Netflix cracks down on proxy services used to access foreign content

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Netflix says it’s planning on cracking down on users who use virtual private networks and proxy services to view content not available in their countries.

Many of the company’s distribution deals with major studios and content providers are negotiated on a regional basis, meaning certain titles are only available to users in certain countries.

Netflix adds 130 new countries, now available in 190 worldwide

Some Canadians use VPN services to stream Netflix movies and TV shows available in the United States, which according to the website Netflixable has around twice as many available titles.

The U.S. version of Netflix also features more Hollywood blockbusters and recent seasons of popular network shows than its Canadian counterpart.

In a blog post, David Fullagar, Netflix’s vice-president of content delivery, said the company is making progress in licensing content across borders but is now implementing new measures to end the use of so-called unblockers and other proxy services.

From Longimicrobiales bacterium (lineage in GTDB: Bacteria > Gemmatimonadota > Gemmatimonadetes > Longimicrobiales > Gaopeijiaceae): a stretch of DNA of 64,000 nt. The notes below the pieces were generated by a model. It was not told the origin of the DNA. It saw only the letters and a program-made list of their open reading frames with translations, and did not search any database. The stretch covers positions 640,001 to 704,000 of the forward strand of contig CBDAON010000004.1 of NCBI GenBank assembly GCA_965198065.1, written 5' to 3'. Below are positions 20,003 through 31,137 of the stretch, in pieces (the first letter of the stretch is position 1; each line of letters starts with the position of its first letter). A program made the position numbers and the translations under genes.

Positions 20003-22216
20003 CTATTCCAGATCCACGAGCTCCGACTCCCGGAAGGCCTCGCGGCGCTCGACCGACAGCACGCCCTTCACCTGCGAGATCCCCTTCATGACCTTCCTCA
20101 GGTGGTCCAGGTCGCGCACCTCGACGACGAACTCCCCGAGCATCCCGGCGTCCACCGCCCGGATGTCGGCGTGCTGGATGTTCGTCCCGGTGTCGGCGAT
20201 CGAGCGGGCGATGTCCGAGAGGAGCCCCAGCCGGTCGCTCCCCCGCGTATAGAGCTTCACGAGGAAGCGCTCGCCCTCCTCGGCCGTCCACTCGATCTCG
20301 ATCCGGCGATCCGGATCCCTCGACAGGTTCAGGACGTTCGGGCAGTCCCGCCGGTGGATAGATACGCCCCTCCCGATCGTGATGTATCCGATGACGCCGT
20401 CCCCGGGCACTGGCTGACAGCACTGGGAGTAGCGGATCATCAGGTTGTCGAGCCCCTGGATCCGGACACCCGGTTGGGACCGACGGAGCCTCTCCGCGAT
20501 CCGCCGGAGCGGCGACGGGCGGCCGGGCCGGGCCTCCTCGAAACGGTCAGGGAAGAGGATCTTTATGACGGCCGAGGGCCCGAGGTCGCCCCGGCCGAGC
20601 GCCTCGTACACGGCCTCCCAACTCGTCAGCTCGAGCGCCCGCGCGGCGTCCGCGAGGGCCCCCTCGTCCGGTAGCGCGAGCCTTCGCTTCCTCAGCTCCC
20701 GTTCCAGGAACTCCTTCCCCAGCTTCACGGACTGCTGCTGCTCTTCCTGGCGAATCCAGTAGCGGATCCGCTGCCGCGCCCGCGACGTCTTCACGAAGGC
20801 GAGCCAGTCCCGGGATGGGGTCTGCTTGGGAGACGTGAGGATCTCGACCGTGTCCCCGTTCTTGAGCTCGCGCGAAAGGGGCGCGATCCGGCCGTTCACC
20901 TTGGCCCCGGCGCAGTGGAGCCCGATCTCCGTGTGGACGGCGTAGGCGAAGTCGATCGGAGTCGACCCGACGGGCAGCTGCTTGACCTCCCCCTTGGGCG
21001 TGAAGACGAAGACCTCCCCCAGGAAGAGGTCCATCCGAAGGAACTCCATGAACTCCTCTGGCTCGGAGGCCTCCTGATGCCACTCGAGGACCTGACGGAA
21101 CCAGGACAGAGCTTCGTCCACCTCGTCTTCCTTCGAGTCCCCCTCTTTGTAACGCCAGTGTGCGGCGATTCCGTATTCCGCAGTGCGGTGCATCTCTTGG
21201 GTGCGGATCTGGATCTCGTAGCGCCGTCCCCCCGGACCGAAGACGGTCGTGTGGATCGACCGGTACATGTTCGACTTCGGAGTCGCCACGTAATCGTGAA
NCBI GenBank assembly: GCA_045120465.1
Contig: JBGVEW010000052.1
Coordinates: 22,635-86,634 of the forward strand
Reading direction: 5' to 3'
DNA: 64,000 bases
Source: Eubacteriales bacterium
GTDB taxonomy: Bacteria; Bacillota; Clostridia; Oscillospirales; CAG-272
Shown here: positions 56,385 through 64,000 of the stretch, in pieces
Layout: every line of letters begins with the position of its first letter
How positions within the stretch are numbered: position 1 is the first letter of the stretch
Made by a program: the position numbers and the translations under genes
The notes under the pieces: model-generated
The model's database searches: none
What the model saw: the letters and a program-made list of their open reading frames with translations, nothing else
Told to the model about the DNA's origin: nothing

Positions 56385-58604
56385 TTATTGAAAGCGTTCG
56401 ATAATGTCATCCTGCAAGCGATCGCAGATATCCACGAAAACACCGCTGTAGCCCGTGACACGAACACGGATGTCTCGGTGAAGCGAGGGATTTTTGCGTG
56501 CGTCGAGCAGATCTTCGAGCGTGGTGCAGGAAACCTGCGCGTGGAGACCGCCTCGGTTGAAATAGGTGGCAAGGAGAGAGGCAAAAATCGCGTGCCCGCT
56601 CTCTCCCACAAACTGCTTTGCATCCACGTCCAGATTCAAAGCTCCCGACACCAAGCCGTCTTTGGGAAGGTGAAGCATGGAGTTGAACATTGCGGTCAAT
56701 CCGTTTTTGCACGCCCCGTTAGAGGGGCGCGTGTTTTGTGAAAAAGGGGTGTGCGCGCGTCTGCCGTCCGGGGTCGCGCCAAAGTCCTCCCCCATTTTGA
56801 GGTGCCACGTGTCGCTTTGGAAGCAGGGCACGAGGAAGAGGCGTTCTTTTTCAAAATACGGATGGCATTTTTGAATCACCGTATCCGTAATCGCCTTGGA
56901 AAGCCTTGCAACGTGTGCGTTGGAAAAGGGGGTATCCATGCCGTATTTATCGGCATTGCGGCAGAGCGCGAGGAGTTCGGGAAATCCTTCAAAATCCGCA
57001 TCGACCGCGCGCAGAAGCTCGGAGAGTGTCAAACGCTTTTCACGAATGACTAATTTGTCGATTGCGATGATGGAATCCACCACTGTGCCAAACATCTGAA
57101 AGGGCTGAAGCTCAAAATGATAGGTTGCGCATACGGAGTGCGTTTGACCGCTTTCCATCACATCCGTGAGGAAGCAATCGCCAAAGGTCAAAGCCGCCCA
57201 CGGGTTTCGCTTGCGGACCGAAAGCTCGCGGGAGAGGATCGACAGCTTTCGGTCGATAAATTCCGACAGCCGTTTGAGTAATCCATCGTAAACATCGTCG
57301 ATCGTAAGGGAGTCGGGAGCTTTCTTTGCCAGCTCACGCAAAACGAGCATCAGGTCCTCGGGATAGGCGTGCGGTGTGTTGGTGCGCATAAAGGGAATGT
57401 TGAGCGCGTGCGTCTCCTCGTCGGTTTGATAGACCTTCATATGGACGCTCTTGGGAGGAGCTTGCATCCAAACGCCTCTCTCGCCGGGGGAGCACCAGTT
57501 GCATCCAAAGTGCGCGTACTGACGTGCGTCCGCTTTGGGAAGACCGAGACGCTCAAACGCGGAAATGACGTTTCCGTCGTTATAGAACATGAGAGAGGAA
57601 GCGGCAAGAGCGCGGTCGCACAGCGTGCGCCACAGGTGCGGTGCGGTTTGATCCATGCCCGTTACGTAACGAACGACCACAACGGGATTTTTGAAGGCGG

The company has always been against the use of such services and has said it takes measure to shut them down, but Fullagar said the company is “evolving” its approach to the problem and the new strategy will be in place in the coming weeks.
“House of Cards,” the Emmy- and Golden Globe-winning political drama starring Kevin Spacey and Robin Wright, will get a third season on Netflix.

Netflix has ordered a third season of the show, 10 days before the second season debuts on the streaming service. It’s likely that the third season, as with the other full seasons of “House of Cards” and other Netflix originals, will also consist of 13 hour-long episodes. The news was first announced by actress Robin Wright, who stars opposite Spacey as a Washington, DC power couple, at a press event for the show. She told TheWrap, “We start shooting season three soon” — a statement that was later confirmed by a Netflix rep.

The show is financed, produced, and packaged by Media Rights Capital, and is produced by Kevin Spacey’s Trigger Street Productions.

This marks the first renewal for “House of Cards,” which was originally picked up by Netflix for two seasons and 26 episodes. It also continues Netflix’s streak of renewing every original series it has ordered to date (outside of “Arrested Development,” which it is also interested in bringing back).

“House of Cards,” based on the BBC miniseries of the same name, is created by Beau Willimon and executive produced by Willimon, David Fincher, Kevin Spacey, Dana Brunetti, Eric Roth, Joshua Donen, Andrew Davies, Michael Dobbs, and David Manson.

 

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